Heads up! this post was created when Microthemer was at version 4. The current version is 7. Some references to the interface may be out of date.
For those of you who haven’t used Microthemer yet, it’s a WordPress plugin for applying regular and responsive styles to your site via a visual interface. With Microthemer, you can completely change the appearance of your theme. You can design for mobile, large desktop screens, and everything in between.
About This CSS Layout & Responsive Design Tutorial
This tutorial provides instructions for converting a free non-responsive WordPress theme (Twenty Ten) into a responsive theme. It is also a general tutorial on HTML and CSS layout, because responsive web design requires a basic understanding of HTML and CSS layout. I make no assumption of prior HTML or CSS knowledge and will explain technical terms when they arise.
I will follow a desktop-first approach to responsive web design (RWD) as opposed to mobile-first. Desktop first is useful when a site looks fine on large screens and you don’t want to start from scratch using the mobile first approach. From a technical standpoint, the difference between desktop-first and mobile-first is trivial. Please see the endnote on mobile first responsive design for a definition and brief comparison.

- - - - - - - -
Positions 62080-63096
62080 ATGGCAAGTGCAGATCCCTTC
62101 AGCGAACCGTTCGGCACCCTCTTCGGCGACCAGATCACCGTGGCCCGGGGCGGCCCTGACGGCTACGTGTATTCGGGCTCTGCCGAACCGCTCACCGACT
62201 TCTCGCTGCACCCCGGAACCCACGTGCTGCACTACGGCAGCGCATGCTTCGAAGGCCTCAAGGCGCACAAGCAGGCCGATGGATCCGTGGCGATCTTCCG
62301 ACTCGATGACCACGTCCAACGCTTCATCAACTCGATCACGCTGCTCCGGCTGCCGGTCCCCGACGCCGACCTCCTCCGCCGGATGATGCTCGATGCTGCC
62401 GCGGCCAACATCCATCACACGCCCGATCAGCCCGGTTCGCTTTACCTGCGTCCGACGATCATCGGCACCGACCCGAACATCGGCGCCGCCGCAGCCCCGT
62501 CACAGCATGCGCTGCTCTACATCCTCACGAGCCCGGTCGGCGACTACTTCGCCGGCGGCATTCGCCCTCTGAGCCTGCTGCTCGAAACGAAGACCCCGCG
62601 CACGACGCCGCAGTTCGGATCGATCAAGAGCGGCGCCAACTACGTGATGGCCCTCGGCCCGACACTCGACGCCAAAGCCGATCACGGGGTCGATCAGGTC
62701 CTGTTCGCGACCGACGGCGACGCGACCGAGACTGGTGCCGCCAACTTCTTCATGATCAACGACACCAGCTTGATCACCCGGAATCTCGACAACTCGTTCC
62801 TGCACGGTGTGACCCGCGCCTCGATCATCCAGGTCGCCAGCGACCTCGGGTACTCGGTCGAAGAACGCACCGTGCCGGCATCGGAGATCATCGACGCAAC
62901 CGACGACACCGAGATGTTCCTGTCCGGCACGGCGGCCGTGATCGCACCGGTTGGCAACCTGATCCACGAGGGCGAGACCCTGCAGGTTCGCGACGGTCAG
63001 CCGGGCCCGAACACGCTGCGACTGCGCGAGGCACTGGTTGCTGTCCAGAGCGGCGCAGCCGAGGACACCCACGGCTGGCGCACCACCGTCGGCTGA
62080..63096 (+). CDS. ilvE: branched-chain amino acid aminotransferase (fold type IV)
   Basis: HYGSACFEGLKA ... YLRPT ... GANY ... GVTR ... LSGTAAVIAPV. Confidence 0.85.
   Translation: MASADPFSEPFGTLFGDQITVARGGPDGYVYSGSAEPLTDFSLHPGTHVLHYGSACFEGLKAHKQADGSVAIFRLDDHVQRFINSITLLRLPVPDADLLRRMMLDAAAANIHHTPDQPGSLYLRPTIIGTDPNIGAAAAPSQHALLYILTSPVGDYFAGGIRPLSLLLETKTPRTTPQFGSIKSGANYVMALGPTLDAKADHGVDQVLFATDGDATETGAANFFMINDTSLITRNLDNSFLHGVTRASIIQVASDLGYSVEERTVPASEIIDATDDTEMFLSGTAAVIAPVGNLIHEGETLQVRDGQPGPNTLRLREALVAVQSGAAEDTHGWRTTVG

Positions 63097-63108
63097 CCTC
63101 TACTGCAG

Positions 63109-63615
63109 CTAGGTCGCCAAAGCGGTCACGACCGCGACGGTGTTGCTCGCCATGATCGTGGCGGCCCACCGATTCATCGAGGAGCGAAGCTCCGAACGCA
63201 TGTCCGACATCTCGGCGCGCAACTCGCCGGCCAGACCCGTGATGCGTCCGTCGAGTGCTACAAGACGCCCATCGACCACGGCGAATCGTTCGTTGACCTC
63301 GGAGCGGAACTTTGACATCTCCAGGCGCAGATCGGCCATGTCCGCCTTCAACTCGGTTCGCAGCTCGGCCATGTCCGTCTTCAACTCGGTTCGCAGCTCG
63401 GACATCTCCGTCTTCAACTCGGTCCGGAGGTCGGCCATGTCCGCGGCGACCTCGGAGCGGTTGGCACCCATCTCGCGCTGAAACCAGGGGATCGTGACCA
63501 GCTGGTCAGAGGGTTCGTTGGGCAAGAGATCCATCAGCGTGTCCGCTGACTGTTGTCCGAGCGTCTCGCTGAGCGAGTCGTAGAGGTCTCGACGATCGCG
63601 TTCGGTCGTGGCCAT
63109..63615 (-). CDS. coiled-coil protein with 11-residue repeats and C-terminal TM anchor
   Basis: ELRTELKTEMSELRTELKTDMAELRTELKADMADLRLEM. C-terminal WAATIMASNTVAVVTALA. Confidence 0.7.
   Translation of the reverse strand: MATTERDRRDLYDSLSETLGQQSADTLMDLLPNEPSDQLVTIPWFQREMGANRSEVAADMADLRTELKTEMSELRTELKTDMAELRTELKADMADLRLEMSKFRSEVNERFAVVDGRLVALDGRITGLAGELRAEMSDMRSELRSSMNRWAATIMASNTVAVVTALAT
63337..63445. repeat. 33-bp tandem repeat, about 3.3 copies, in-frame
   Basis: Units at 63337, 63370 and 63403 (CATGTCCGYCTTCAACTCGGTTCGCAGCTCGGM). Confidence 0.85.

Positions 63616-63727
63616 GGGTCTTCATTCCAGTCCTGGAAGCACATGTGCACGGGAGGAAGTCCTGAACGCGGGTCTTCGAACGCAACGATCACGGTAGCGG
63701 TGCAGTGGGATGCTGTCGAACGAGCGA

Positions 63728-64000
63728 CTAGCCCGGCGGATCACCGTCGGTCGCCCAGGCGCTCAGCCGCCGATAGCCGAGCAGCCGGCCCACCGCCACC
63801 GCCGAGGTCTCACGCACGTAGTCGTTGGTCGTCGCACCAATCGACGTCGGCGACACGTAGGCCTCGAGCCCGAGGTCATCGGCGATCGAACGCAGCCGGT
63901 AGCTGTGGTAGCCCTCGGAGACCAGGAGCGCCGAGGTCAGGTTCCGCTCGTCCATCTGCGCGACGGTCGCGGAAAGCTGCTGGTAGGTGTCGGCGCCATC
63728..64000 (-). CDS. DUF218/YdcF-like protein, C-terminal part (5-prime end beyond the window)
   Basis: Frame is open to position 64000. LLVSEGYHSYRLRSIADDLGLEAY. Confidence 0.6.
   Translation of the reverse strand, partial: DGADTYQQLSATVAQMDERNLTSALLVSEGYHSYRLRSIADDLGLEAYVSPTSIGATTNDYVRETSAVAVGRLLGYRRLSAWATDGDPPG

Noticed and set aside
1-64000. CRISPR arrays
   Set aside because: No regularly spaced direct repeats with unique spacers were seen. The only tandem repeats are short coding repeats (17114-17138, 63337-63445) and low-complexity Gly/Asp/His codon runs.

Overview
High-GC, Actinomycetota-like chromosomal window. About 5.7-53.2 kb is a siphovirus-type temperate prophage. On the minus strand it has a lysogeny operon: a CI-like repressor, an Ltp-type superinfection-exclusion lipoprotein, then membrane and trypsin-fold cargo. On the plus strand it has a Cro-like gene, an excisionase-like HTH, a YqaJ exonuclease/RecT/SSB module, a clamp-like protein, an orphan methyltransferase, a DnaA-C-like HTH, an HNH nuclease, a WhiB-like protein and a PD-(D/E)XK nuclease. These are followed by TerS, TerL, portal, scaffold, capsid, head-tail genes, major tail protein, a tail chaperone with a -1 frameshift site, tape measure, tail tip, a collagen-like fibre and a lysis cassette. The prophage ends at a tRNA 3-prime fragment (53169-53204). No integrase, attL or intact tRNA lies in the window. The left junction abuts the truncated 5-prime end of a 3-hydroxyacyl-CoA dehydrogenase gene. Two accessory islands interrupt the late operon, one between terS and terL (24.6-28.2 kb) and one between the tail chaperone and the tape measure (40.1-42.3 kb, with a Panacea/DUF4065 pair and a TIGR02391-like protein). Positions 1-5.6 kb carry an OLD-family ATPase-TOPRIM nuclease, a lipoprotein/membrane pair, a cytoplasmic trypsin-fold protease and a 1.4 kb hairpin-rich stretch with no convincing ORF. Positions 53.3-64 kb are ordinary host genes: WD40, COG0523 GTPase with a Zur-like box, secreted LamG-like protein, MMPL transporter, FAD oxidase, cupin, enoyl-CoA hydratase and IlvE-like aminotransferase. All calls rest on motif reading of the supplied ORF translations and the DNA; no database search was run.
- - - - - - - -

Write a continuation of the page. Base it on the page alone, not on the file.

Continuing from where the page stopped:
At every step of the process I present 2 methods:
- The graphical user interface (GUI) method, which requires the premium version
- The code method, which can be done using the free version.
Follow the GUI method if you prefer not to code by hand. Follow the code method if you want to learn how to write CSS code.
I will illustrate the code method using the code editor in the free version of Microthemer. Another option would be to insert some code at the bottom of Twenty Ten’s style.css file using your favourite code editor.
Responsive web design is a big area. This tutorial could take many forms. I’m going to stay focussed on taking novices from a point of zero CSS knowledge to understanding the basics of how to design responsively. I will highlight and explain common CSS hurdles beginners face. You will learn by doing. I will introduce theory (educational notes) only when it’s relevant to something you have just done. You should follow each step in this tutorial in order for the teaching to sink in.
If you haven’t used a browser inspector yet (a tool that reveal a website’s underlying HTML and CSS code), this tutorial provides a very hands on introduction for beginners.